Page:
plague and bloodletting. Maimonides (1135–1204), born in Córdoba, the representative of the highest level of Sephardi thought in the Middle Ages, also wrote ten medical works.
There were many Jewish doctors in the service of the monarchs of Aragón, Castile, Navarre and Portugal to the nobles and the high clergy. In 1279
Semmuel Abenmenessé was appointed the doctor of Pedro III of Aragón; León Mosconi was in the service of Pedro IV the Ceremonious. Rabbi Nissim Guerondi (Nissim of Gerona) cured Prince Juan, the future Juan I of Aragón; and Cresques Abnarrabí to Juan II of Aragón.
Cresques Abnarrabí, an eye doctor, addressed a letter to Juan II of Aragón reminding him of the successful operation to remove a cataract from his right eye.
He writes to tell him he is unable to set a date for the operation on the left eye
because twelve years would need to go by for the combination of the stars to be as
favourable as in the previous case. Nevertheless, he informs him that:
Jo he mirat en aquest minvant axi com me mana vostra senyoria e lo millor es dimecres
XIII de octubre, tres hores a miga apres mitg jorn, e aquesta es la millor de aquesta
Sant Miquel de Capellada from the Romanesque bridge
In the Les Arrals or Les Forques area, on the left of the Banyoles road in the direction
of Besalú, to be precise, in the wooded area known as the Campanar, a very spacious
area can be documentally determined where the Jewish cemetery may have been located.
Manuel Montserrat i Grau initially believed there to be two Jewish cemeteries in Besalú,
one on the outskirts of the parish of Sant Vicenç called Montjuïc and used in the 14th and 15th centuries, and the other located in Campanyà alongside
the parish of Sant Martí de Capellada, documented in around 1369. Later, he revised his opinion when he realised that the
topographic denominations used in the documentation to refer to the fossar of the Jews (Campanyà, Reial, Montjuïc) were referring to the same place.
The Jewish cemetery area has not yet been subject to any archaeological intervention.
The cemetery was located outside the walls at a certain distance from the Jewish district. The
- Must be on virgin soil
- Must be on a slope
- Be oriented towards Jerusalem
The Jewish quarter had to have a direct access to the cemetery to prevent the burials from having to pass through the interior of the city.
After 1492 the monarchs authorised (in Barcelona in 1391) the reuse of stones from Jewish cemeteriesas construction material. It is thus not unusual to find fragments of Hebrew inscriptions in several subsequent
Despite the pillaging they suffered from the late 14th century, the memory of these
cemeteries has remained in the name in certain places, for instance, Montjuïc in Barcelona or Girona. We are aware of the existence of more than twenty medieval Jewish cemeteries. Others are only known of thanks to the documentation or the headstones conserved.
The one in Barcelona at Montjuïc was excavated in 1945 and 2000, the one in Seville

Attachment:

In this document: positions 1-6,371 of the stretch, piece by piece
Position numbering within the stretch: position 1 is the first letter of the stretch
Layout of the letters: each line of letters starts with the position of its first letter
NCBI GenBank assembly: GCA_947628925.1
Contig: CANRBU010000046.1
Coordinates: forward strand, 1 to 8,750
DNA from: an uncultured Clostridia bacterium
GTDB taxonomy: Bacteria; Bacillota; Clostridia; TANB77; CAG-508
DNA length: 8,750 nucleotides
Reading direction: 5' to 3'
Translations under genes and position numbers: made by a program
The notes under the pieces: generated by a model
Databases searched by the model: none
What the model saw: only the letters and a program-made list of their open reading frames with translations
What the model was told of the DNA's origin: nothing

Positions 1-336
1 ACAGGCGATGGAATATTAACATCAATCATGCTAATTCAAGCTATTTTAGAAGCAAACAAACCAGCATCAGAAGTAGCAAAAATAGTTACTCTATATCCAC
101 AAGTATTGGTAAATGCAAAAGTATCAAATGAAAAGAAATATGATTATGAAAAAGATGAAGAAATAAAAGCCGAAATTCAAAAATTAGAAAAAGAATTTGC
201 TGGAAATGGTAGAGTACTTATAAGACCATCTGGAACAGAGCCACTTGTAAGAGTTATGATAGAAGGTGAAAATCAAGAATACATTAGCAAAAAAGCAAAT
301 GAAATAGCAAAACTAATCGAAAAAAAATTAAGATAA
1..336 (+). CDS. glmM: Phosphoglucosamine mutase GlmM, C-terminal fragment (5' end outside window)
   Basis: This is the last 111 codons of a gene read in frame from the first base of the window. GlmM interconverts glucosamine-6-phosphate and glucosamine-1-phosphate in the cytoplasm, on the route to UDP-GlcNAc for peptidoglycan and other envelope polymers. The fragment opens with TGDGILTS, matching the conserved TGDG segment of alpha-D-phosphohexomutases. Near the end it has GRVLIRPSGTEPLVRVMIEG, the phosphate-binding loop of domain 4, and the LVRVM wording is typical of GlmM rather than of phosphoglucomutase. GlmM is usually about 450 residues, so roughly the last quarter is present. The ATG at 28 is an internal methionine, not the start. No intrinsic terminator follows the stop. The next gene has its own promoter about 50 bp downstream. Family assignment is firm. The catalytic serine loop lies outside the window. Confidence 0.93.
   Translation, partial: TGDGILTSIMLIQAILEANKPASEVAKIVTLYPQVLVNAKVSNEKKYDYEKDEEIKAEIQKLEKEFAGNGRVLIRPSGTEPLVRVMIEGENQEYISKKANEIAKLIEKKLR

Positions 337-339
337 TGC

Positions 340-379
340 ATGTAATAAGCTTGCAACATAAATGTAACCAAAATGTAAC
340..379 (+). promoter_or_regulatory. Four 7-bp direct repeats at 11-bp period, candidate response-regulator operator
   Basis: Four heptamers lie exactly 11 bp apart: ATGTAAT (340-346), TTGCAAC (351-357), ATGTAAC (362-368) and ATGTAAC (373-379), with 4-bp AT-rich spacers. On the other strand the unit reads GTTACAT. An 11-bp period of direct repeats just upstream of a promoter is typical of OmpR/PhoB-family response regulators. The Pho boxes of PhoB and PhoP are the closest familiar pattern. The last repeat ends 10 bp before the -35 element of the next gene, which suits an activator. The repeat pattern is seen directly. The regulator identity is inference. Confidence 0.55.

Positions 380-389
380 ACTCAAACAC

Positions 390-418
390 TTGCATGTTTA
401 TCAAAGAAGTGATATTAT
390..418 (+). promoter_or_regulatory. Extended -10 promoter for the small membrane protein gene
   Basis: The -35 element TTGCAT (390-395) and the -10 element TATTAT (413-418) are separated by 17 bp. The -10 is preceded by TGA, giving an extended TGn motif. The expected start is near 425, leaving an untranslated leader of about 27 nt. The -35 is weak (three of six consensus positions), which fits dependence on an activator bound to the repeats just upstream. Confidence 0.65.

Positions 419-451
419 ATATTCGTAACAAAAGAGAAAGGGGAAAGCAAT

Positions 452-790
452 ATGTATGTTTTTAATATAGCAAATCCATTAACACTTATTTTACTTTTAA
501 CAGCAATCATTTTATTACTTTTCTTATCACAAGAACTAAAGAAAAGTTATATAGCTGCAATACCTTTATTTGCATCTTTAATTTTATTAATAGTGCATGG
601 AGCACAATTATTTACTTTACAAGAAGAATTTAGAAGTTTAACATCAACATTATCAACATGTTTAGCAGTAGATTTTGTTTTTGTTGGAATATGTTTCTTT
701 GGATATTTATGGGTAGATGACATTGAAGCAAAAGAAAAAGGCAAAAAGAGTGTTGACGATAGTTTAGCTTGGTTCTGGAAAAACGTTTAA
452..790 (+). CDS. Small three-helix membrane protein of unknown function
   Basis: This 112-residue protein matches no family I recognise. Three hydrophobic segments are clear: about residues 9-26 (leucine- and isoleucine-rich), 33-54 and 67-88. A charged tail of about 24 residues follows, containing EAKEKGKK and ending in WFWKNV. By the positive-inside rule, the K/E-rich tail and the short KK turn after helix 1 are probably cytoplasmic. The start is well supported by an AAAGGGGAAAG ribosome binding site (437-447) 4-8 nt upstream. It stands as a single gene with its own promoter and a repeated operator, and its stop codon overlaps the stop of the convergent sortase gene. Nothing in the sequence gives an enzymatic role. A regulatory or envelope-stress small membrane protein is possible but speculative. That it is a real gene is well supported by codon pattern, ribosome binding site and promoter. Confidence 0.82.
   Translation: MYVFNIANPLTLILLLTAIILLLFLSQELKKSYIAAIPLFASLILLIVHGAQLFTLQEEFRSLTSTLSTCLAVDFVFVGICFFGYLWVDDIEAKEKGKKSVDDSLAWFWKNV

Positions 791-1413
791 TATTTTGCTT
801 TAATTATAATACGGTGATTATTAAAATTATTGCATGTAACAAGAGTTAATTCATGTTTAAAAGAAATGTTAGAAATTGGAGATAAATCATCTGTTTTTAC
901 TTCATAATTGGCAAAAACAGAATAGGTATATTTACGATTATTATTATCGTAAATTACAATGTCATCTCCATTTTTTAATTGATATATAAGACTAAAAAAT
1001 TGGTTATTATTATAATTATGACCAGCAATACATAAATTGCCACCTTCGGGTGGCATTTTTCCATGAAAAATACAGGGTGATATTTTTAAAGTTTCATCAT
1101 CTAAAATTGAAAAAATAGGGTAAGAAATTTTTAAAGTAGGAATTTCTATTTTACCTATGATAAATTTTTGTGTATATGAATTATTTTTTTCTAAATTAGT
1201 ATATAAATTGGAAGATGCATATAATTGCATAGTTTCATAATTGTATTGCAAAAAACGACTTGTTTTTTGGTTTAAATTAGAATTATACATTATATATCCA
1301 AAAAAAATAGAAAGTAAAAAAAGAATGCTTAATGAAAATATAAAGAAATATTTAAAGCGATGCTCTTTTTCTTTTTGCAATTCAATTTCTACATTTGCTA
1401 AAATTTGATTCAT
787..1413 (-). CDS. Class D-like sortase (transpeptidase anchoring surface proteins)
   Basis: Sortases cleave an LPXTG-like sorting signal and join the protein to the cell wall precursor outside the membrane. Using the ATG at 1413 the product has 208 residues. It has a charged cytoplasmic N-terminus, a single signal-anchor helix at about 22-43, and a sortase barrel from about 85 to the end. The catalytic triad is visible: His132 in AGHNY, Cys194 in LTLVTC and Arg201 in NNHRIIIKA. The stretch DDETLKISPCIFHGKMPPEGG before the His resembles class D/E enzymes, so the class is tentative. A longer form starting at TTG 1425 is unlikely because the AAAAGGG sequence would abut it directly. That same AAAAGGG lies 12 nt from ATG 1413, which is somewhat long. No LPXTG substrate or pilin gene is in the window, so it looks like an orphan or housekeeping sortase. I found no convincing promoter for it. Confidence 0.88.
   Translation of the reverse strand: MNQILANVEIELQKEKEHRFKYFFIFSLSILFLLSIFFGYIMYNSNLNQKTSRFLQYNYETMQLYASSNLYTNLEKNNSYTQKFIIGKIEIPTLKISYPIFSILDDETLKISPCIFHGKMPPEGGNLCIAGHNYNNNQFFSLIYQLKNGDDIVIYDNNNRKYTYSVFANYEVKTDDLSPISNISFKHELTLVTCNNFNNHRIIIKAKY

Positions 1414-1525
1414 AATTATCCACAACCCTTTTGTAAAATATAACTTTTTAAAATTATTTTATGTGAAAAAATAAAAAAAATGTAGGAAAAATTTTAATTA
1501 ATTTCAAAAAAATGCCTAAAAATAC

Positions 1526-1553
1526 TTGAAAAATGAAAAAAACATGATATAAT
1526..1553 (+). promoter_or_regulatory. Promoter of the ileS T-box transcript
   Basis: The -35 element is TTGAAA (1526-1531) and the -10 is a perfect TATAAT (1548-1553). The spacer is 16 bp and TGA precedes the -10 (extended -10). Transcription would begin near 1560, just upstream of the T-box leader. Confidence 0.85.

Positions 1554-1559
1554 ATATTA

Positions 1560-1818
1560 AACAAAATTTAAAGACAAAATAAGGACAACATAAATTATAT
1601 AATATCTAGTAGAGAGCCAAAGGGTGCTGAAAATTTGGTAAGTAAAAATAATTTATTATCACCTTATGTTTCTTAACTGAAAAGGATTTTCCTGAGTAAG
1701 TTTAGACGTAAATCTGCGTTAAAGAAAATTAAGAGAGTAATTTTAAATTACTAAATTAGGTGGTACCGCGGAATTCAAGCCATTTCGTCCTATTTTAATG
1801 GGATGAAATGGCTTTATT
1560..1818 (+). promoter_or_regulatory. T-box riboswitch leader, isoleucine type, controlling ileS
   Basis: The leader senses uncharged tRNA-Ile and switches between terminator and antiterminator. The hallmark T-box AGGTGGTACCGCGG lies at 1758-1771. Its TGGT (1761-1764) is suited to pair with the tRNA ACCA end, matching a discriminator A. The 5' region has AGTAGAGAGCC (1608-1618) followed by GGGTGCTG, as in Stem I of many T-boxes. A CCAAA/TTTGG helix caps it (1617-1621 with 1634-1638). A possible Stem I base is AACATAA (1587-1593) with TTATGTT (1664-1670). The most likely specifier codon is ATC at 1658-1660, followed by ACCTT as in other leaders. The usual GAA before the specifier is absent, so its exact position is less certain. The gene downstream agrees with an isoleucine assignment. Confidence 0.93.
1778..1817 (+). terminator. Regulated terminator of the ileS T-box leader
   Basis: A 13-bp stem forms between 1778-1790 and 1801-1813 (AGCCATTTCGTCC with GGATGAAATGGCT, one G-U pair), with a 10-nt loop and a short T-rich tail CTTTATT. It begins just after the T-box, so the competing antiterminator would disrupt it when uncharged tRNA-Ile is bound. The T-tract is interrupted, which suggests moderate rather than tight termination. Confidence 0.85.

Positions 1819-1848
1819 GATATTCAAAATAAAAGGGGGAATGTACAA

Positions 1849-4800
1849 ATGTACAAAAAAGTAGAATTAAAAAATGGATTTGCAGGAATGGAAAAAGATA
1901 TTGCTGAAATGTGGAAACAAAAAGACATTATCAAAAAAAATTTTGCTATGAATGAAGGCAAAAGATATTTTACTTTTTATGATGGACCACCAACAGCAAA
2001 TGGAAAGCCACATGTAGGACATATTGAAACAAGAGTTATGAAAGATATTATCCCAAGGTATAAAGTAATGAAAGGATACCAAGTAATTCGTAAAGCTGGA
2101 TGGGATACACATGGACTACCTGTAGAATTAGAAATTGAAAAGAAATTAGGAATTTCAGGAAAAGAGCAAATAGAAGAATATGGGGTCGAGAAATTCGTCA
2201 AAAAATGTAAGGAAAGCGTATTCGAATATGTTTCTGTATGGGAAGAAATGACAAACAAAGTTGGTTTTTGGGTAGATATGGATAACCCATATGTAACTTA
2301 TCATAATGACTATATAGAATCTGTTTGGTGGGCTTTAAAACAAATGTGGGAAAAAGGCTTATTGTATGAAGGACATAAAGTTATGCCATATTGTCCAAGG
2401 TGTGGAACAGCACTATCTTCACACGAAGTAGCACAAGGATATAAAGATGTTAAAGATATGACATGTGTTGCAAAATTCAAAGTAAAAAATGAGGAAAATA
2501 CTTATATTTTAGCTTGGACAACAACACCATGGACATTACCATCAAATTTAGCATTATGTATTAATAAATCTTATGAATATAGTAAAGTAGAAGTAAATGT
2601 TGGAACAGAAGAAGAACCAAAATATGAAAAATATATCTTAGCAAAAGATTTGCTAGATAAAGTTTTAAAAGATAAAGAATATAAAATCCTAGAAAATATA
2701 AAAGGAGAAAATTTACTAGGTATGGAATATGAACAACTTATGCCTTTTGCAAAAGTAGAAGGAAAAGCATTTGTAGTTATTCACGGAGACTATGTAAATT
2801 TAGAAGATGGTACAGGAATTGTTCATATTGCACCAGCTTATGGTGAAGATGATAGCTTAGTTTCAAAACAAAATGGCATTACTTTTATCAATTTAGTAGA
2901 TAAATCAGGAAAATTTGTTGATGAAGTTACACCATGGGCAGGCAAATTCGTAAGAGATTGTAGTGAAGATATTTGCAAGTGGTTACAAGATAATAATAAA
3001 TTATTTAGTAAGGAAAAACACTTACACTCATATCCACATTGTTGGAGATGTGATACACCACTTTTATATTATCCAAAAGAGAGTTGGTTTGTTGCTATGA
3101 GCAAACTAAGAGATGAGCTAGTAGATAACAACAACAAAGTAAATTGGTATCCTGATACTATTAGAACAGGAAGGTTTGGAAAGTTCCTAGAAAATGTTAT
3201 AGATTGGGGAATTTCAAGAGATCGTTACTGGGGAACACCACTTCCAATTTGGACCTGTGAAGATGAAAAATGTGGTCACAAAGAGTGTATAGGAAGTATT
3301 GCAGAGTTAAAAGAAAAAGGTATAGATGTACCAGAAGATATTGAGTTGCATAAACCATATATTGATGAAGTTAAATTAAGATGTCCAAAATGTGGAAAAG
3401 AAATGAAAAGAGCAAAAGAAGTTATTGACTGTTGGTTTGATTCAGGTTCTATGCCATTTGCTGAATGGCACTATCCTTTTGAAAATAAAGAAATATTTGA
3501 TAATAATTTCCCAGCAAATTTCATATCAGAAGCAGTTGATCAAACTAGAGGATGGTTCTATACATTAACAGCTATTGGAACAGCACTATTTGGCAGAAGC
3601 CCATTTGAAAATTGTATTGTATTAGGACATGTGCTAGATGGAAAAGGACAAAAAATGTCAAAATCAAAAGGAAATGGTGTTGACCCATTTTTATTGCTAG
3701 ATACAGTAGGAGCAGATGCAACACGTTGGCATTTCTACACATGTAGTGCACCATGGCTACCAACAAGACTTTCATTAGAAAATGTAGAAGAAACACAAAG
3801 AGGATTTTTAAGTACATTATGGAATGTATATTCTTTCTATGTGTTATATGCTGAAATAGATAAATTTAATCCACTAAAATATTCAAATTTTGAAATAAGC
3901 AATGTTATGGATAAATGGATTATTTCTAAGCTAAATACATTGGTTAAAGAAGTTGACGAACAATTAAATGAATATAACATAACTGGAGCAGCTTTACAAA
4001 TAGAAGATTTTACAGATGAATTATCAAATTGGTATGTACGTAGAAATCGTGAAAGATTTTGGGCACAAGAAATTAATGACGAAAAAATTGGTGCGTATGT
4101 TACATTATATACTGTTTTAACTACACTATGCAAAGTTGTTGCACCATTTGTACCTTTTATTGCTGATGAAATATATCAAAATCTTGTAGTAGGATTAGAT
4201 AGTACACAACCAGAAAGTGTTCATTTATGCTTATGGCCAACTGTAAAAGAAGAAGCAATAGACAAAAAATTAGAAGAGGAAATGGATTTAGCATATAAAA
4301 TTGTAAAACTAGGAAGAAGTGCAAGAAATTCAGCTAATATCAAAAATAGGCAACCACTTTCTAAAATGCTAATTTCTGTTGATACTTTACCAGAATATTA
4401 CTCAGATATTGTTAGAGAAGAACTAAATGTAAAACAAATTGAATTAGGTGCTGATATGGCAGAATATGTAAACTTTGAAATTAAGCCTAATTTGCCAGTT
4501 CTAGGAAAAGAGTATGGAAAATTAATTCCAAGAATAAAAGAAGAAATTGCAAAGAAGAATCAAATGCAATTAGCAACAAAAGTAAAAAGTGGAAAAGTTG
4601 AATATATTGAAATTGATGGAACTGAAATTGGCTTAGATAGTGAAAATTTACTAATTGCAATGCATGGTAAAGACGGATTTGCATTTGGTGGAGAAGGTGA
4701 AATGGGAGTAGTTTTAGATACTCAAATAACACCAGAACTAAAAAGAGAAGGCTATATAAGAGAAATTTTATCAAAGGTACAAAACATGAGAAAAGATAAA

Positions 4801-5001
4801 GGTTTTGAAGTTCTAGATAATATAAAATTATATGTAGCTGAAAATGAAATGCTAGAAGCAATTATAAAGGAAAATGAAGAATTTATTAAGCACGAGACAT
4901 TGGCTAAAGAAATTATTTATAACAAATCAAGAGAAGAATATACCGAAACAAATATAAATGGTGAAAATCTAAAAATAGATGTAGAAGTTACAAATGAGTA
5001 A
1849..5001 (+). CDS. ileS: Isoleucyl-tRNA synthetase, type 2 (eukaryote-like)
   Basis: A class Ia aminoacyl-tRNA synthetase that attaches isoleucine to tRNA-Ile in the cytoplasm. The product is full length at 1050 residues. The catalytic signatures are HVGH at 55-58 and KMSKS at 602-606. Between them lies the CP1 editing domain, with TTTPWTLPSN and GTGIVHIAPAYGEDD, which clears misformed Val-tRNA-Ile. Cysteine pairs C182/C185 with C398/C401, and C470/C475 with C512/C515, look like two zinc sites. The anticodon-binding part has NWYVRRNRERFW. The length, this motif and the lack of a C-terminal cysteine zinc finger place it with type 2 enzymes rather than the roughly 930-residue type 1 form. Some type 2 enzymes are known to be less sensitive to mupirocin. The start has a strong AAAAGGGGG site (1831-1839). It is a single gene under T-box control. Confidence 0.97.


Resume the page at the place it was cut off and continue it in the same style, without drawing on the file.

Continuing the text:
in 2004, the one in Toledo in 2009 and the one in Ávila in 2012.
Mezuzah of the house of Astruc David/Cúria Reial
The gate where the mezuzah is situated
In Portalet an evocative paved street emerges on the right with an arch and some steps
and on the left the Portalet street opens out which leads to the Cúria Reial, a magnificent medieval building which was the house of the powerful Jew Astruc David who sold it in 1362 to the King's prosecutor Bernat Cavallé. At one of the major gates of this property which was the head offices of Veguería,
the Palace of Justice and the Royal Court, the hole of the mezuzah can still be seen, attesting to the Jewish origin of the house.
Inside the great Gothic all of the palace is worthy of note, revealing some beautiful
pointed arches. On the ground floor a room has been made available where an audio-visual
film is usually projected to help to explain the rich history of Besalú and its county.
The Bible twice orders the Jews (Deuteronomy. 6:9 and 11:20):
And you shall write them (the words of God) upon the doorposts of your house and upon
your cities´ gates.
The Hebrew word for doorpost, mezuzah, has become the name of the object itself, the mezuzah, a rectangle of parchment on which the relevant biblical passages of Deuteronomy are written, 6:4-9 and 11:13-21.
On its back appears the word SHADDAI, one of the Names of God and the acronym of Shomer Dlatot Israel (protector of the gates of Israel).
The parchment is rolled up and placed diagonally on the lintels of the houses to always bear in mind the divine Word and Law. To protect the parchment, it is placed
in a groove, rectangular and rounded, arranged vertically on the right doorpost and it is covered
in glass or placed in a box with different forms and materials.
Related with the synagogue, the Mikveh is the real jewel in the crown of the city. However, it was found purely by chance:
during some well drilling works to collect water here in 1964, a resident of Besalú,